Keep feeding. There is light at the end of the tunnel.
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wackamole
Thanks.  My husband doesn't want to talk to her about it and it's not my mom so I guess we will just wait.  

Eventually my daughter will be able to be around her and eat with her (She did for most of her life anyway before she was sick).  Just right now, it adds a level of stress that isn't healthy.  It's not how I would proceed but it's not my mom.  My mom has been talked to quite a few times.  She gets it but doesn't meant she doesn't say things that are triggering, it is just a learning process for everyone.  I know I'm hyper sensitive to it all at the moment but you do what you do to protect your child.

When she's more on the path to full recovery this won't be such a big deal.  It's just uncomfortable at the moment.  (and truthfully it has always been uncomfortable eating with her-my family isn't picky and we were taught as children that if you don't like something you don't make a scene, try everything and then if you really hate it, just leave it on your plate)  
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HopeNZ
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Curiously she doesn't trigger my daughter as much as she triggers ME.
 PurpleRain I hear you loud and clear!

Wackamole, I fear your best hope is to be able to use your MIL's behaviour as teaching moments for your d, as PurpleRain says.  My elderly in-laws, with the best intentions, put their foot in it every time they spoke to my d, or so it seemed.  We tried all we could to educate them, but, in their 80s, it's been very hard for them to understand.  And even when they've understood, they just can't help the thoughtless comments.  Like, 'gosh, can you fit any more food on your plate?!'  And, 'how nice to see you looking better, dear, more to cuddle/ those chubby cheeks/ etc'.  And even, 'oh darling, if you're feeling sick, why don't you just go and throw up, it'll make you feel better'.  And little aside comments to the rest of the family about how much weight we've all put on, as a result of supporting our d to eat 🙄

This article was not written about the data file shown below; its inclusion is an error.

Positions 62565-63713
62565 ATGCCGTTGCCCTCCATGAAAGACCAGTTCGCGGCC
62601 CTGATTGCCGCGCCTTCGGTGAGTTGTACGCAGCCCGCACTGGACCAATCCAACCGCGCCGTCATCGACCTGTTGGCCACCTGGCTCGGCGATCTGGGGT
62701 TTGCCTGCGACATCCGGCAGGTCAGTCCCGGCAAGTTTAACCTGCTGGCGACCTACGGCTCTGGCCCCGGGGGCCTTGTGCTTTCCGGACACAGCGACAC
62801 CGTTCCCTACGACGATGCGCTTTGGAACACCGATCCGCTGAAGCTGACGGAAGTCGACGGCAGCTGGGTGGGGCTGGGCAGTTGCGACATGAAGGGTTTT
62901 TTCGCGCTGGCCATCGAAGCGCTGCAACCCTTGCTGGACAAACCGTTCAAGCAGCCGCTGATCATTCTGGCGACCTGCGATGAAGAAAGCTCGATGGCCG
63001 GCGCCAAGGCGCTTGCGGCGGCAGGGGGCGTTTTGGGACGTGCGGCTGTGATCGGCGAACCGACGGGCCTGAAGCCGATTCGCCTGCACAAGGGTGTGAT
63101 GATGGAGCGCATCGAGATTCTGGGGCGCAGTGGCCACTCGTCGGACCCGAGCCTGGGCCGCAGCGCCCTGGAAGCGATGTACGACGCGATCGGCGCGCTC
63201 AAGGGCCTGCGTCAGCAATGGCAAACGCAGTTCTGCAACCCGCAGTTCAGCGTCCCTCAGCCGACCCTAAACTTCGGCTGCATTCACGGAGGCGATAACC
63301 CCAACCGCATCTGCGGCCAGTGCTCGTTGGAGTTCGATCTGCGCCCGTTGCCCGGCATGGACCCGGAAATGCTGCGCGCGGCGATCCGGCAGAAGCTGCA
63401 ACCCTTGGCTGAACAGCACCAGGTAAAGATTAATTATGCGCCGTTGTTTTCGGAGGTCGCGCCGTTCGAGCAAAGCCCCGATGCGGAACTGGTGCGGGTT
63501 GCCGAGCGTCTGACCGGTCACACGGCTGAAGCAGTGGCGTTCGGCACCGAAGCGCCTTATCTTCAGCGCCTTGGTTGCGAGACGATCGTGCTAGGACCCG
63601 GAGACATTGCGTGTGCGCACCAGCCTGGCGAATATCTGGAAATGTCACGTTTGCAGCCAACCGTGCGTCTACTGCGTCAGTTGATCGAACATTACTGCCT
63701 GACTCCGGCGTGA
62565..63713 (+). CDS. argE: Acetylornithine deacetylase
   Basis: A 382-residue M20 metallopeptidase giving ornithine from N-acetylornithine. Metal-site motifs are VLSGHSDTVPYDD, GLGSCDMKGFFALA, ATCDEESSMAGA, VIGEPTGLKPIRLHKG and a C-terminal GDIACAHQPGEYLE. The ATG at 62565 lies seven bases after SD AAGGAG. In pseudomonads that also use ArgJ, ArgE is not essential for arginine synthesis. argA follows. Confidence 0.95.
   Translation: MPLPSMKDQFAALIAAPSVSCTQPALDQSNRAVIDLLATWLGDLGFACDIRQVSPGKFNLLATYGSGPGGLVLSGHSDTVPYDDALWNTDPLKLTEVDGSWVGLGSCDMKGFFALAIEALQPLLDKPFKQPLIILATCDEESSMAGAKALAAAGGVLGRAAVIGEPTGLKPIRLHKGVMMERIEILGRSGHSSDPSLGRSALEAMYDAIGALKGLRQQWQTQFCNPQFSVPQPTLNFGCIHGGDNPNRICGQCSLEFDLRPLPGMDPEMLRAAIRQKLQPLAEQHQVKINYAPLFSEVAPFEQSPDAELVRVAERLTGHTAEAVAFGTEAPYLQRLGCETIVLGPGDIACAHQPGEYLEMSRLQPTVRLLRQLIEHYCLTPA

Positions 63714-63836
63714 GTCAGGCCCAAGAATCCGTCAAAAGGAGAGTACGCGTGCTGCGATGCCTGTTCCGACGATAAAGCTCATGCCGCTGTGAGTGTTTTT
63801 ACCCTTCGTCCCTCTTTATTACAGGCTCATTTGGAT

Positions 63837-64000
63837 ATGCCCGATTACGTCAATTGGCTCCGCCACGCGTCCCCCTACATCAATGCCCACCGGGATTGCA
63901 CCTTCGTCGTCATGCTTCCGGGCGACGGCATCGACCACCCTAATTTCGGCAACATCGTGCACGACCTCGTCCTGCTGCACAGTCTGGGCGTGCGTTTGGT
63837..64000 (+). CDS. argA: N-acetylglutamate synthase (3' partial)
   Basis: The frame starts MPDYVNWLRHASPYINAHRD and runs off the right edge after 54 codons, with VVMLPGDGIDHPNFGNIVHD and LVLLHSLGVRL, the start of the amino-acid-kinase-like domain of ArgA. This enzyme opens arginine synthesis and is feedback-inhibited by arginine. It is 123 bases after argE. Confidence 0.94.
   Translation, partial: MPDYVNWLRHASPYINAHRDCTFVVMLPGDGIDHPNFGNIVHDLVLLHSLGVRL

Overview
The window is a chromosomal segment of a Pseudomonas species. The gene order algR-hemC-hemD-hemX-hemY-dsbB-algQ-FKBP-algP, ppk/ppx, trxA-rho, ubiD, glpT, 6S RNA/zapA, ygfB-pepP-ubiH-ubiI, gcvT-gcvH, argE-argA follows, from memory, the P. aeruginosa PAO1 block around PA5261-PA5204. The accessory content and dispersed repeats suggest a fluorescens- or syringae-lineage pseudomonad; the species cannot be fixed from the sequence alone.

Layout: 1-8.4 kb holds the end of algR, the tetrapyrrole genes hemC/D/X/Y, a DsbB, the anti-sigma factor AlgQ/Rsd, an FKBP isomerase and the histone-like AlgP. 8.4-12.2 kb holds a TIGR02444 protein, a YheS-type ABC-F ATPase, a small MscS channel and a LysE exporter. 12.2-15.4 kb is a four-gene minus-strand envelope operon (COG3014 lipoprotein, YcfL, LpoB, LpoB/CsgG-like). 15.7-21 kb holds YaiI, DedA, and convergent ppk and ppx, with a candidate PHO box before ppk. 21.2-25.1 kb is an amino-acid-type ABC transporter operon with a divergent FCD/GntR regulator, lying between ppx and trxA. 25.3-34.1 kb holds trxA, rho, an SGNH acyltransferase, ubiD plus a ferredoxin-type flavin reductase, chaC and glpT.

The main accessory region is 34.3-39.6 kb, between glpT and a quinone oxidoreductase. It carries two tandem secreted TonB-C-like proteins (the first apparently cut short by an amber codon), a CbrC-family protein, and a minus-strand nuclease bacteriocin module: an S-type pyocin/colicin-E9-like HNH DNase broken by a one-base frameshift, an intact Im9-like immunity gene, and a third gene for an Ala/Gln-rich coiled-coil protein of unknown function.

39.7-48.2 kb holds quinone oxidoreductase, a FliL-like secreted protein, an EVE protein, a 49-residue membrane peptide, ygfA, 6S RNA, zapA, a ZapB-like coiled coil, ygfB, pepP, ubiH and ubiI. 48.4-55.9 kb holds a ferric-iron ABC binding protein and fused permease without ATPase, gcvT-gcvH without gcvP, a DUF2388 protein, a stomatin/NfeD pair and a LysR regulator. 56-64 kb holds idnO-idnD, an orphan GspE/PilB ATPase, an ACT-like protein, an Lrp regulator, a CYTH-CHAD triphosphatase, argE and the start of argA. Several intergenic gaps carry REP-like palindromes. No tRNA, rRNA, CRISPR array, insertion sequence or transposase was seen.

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scaredmom
Hi there,
i see you have all been at this for over a year. Have you had many meals with MIL in that time and how did your d react?if it bothers d then supporting d is the way to go in those moments with coaching prior to the meal. You also stated she lives in another state, so I wonder how frequently you may be in the position of eating with her? 
I think you just eat with her and remind d how that what grandma does is not necessarily normal or what you guys do, if your d gets upset.
i feel sad for your MIL, tbh. She has worried about food her whole life. That must be hard for her. 
Sending my best.
When within yourself you find the road, the right road will open.  (Dejan Stojanovic)

Food+more food+time+love+good professional help+ATDT+no exercise+ state not just weight+/- the "right" medicine= healing---> recovery(--->life without ED)
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wackamole
We don't see her that often and when we do see her, we mostly gather (as most families do) around the dinner table.  I think we will just pass on eating with them for a bit and let my daughter get a bit healthier.  She's on a great path, I just don't want this to set her back as it definitely did affect her but how could it not when there was a 20 minute conversation about this vegetable touching this vegetable and how much she doesn't like said vegetable...

Agreed, she doesn't have a healthy relationship with food.